Reflections on Active Learning
Every activity on the site now contains a section called ‘Reflections’. The purpose of this is to suggest, cajole or bully young teachers into thinking through the effectiveness and value of activities. The activities aren’t meant to be ‘one-offs’ or simply entertainment on a flat Thursday afternoon and un-related to the rest of the course. They’re mean to be integral to the course and demanding as well as enjoyable. Therefore it’s worth spending a little time reviewing how an activity went and how you might get more out of it, maybe as part of a departmental meeting.
As a guide to structuring such discussions here’s a thematic summary of the types of questions included in the Reflections sections. I’m not suggesting you discuss the whole of this list, just use it as a menu and adapt your chosen questions to your needs.
a) How effectively did you use space and movement?
b) Did you make the right choices about which students played which parts?
c) Did you learn anything about individual students that would have been harder to learn from more standard activities?
d) What’s the best way of students’ recording or consolidating what they have learned?
e) Are there any ways of streamlining or simplifying the activity?
f) Did you need to explain to A level students that you were using a different style of activity? If so, how did they respond to your explanation?
g) Was this the right time of day or week to use this activity? was its effectiveness affected by students’ previous lesson?
2. Styles of Activity
a) How often have you used this kind of activity (e.g. living graph, role-play) before with this class? Did this affect its effectiveness?
b) Does the frequency of use of a type of activity affect effectiveness and, if so, what impact will this have on your overall course planning?
c) When else in your course can you use this activity (e.g. Mystery-style)?
3. Enjoyment and Motivation
a) Did students enjoy the nature of the activity and what impact did this have on their learning?
b) What was the impact of the activity on motivation to read and effectiveness of reading? [especially A level]
c) Did this have an impact on the quality of discussion among students? If so, how and why and what can be learned from this?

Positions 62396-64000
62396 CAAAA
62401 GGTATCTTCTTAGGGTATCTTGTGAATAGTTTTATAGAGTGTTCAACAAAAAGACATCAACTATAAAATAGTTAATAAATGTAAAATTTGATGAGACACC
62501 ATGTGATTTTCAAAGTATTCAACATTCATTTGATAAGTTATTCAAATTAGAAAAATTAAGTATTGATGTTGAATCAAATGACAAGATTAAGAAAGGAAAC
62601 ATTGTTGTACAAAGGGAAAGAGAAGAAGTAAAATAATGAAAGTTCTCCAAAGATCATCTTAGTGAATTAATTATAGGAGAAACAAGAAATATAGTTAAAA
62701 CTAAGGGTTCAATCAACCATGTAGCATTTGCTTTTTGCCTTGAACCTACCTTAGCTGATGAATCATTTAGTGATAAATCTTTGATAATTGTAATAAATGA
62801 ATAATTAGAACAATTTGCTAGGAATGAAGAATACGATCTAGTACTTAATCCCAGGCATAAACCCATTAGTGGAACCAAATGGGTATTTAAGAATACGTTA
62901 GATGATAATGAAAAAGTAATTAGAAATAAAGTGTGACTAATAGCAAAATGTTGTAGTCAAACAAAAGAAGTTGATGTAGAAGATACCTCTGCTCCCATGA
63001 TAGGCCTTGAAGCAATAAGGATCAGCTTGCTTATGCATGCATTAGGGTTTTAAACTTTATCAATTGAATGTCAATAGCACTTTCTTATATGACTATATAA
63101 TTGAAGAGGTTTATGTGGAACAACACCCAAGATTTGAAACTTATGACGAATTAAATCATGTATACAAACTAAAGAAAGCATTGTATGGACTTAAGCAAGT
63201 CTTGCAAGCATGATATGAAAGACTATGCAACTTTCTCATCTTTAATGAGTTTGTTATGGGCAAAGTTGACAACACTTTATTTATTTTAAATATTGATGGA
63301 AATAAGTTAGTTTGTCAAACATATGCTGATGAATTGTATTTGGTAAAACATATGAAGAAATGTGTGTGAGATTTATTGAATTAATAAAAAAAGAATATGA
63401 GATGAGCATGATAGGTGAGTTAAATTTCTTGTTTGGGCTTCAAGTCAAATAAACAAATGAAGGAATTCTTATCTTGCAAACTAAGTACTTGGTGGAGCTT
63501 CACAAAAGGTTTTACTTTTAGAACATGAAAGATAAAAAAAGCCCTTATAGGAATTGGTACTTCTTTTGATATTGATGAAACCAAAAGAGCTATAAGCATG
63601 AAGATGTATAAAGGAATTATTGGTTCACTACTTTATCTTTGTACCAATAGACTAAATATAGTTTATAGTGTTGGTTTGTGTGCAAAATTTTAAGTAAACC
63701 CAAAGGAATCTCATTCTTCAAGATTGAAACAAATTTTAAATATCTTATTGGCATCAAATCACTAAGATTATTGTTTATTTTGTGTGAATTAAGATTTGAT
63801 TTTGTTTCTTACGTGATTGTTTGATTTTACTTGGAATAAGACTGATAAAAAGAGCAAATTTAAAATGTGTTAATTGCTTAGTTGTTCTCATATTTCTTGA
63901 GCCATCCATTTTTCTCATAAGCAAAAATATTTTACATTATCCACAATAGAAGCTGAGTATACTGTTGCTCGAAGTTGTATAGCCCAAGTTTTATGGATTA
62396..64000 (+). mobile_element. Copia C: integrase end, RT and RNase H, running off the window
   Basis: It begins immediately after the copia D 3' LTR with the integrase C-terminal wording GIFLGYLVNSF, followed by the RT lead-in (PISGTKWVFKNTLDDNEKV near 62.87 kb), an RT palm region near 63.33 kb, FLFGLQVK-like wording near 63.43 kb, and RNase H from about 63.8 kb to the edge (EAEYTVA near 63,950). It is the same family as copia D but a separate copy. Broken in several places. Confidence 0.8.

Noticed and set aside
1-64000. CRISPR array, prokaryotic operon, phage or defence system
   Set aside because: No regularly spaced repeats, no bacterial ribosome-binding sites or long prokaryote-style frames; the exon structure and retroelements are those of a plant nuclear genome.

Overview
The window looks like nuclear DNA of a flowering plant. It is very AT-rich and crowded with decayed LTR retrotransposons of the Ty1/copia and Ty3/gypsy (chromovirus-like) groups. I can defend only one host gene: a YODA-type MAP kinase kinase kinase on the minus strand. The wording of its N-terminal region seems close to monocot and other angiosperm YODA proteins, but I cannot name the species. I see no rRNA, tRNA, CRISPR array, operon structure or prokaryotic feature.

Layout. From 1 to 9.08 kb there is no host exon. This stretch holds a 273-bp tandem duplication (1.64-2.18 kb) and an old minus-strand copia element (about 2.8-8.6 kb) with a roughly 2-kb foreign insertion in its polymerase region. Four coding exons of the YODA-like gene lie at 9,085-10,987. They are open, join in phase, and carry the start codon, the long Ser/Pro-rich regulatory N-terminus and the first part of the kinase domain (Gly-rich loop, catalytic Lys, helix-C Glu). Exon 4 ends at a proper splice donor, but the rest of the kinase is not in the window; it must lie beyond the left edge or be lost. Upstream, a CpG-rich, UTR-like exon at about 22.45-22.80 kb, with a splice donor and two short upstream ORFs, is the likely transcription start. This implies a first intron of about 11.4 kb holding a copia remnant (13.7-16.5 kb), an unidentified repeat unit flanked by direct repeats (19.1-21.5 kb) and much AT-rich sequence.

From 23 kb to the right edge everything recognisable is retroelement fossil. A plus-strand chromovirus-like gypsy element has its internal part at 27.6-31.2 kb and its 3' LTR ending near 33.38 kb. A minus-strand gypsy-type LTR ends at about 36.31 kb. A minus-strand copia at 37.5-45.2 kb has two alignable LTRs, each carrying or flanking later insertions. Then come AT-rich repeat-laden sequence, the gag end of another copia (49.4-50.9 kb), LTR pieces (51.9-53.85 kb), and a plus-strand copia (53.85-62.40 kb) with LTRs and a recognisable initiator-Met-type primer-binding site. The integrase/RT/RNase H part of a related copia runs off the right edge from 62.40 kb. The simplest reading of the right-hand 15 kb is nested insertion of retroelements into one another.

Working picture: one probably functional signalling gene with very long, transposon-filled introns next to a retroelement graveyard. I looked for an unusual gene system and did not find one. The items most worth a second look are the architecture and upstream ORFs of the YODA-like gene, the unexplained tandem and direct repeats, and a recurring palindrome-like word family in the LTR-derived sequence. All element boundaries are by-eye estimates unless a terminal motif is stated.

d) Did you enjoy the activity yourself? If so, why – or why not?
e) What are the advantages and problems of using this style of activity with A level students?
4. What did they learn? (concepts and knowledge)
Note – these questions contain examples and can be adapted to fit any type of activity.
a) What was the impact of this activity on students’ later work on World War Two? Did it improve their confidence and overall understanding?
b) What was the impact of this activity on understanding of changes and continuities within the period and students’ abilities to make comparisons?
c) What impact has this activity made on chronological understanding? Roughly how often will you repeat this kind of activity during the course?
d) How did tackling this topic through this physical activity affect students’ learning?
Was this simply about initial interest or was the resulting knowledge and understanding really deeper? e.g. Did they have a better-developed sense of the possibilities for different interpretations?
e) What has this told you about how much students have retained and what they have retained and are there any lessons to be learned from this?
f) What impact did the activity have on specific misunderstandings that happen year after year?
5. Building coherence across KS3 and other courses
a) When and how will you refer back to this session later in your course? Will this reference back be more effective because of the use of active learning (e.g. hot-seating)?
b) How important is this kind of activity for putting the normal KS3 content into context? How long should you spend on this?
c) How else do you or could you help students to see their KS3 course as a whole course, not a sequence of separate bits of the past?
d) What impact does this activity have on your planning back across KS3? Does it, for example, identify gaps in the range of individuals studied?
e) What have they learned about the Romans other than what a soldier carried and wore? Can you link this into broader questions about the Roman empire, such as why they won and were able to keep their empire?
f) What did students learn about power and kingship as well as about the specifics of King John’s reign?
6. Cross-curricular and general
a) What have students discovered about how to learn more effectively?
b) How does this activity or approach mesh with students’ experiences across the curriculum?
c) Were you able to bring out transferable skills e.g. hypothesising, planning the process of the investigation, working as a team?
d) Is there any difference between the styles of teaching you use at A level and those with younger students?